During the first six months of operations, consider having a CPA sit down with you and go through the books. For the money you spend on the consultation, you’ll get an informed opinion about how you can improve income and expense tracking.
Not Devoting Enough Time to Networking
Some new owners network like crazy for the year before they open their doors. The goal of all the activities is to find financial backers, get advice from experienced professionals, make contacts with potential clients, and scope out the office space situation.
However, once you get underway with the new company, it’s too easy to neglect the networking effort. Actually, it’s during that crucial first 12 months of operations that you should be giving more time to building your network than ever before.
Set aside a few hours each week to do nothing but make connections with local organizations, other owners, potential clients, social groups, churches, civic volunteer organizations, and more.
Ignoring the Competition
If you get underway before researching the competition, you’re at an automatic disadvantage.
Spend hours digging deep to learn what your market niche is like. That means knowing who the players are, who the other newcomers are, and what the lay of the land is.
Many large, highly profitable corporations have entire departments devoted to analyzing what competitors are doing.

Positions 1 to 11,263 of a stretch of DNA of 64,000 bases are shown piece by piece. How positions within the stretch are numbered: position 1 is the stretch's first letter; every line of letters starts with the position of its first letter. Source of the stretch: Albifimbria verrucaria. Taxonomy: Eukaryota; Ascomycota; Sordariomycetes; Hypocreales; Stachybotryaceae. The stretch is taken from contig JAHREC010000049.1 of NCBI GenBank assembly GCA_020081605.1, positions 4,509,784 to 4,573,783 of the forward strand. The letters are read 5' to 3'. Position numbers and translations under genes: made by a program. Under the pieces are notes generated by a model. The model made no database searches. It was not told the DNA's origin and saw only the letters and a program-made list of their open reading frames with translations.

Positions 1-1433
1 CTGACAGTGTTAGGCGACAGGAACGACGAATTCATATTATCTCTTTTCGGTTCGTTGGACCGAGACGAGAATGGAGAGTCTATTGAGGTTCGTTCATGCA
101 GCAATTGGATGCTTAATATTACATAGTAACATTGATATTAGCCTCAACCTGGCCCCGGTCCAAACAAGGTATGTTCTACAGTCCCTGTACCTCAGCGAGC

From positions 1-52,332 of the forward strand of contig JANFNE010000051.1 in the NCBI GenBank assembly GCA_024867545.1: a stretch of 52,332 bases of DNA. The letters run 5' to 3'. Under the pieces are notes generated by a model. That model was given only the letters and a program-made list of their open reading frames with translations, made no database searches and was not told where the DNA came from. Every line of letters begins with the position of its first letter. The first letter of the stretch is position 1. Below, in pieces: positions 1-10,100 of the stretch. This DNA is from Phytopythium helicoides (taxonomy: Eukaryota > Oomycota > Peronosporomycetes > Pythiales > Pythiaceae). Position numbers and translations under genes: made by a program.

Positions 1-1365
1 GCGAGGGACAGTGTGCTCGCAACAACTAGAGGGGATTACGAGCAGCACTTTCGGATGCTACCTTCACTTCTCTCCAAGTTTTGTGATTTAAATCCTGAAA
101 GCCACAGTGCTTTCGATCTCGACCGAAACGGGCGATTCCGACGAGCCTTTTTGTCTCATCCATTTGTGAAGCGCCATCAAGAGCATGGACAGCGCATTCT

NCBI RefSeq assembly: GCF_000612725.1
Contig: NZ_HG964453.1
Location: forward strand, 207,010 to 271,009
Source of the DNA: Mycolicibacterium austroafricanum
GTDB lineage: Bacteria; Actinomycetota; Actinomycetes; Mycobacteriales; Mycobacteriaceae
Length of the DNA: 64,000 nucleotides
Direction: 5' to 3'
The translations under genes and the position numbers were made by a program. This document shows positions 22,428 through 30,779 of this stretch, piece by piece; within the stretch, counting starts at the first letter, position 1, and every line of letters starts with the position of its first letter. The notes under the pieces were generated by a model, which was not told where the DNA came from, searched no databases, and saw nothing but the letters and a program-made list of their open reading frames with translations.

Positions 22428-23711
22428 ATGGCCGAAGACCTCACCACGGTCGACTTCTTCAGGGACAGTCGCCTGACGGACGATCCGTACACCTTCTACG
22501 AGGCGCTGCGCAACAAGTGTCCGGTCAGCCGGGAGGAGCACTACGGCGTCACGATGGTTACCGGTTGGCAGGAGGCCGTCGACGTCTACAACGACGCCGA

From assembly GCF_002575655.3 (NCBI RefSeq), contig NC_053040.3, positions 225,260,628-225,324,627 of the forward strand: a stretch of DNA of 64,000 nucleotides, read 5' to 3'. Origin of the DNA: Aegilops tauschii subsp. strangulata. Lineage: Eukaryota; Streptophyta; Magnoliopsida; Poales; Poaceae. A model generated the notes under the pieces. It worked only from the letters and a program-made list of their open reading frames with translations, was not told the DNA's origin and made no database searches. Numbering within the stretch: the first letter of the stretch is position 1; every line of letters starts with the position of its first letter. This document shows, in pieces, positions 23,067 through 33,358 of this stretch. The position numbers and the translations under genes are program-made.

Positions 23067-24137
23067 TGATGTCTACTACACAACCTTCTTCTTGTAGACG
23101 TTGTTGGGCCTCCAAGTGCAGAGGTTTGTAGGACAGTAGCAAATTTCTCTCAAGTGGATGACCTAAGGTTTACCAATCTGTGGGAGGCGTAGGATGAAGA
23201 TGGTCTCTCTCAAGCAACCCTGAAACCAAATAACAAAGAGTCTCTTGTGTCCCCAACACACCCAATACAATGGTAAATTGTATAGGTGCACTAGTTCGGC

Being Apathetic About Customer Service
You constantly hear about the importance of customer service, but there’s a reason for that. It’s probably the number one area in which new business ventures fail. Amid profits and initial waves of success, follow-up and traditional customer service chores can seem like a nuisance.
In fact, your entire future depends on making people happy with what you do or sell, so take time to build a comprehensive customer satisfaction strategy.
Not Getting Legal Advice
For some reason, many people only consider getting legal advice when they’re in trouble. But, in the business world, consulting an attorney before opening a new company is a very smart move.
Plus, you won’t have to break the bank to pay a reasonable consult fee for a few hours of the attorney’s time. Check local listings and find a lawyer who specializes in startups.
This small chore takes just a few hours, costs a couple of hundred dollars, and will help you spot key oversights like certifications, licenses, and operating certificates.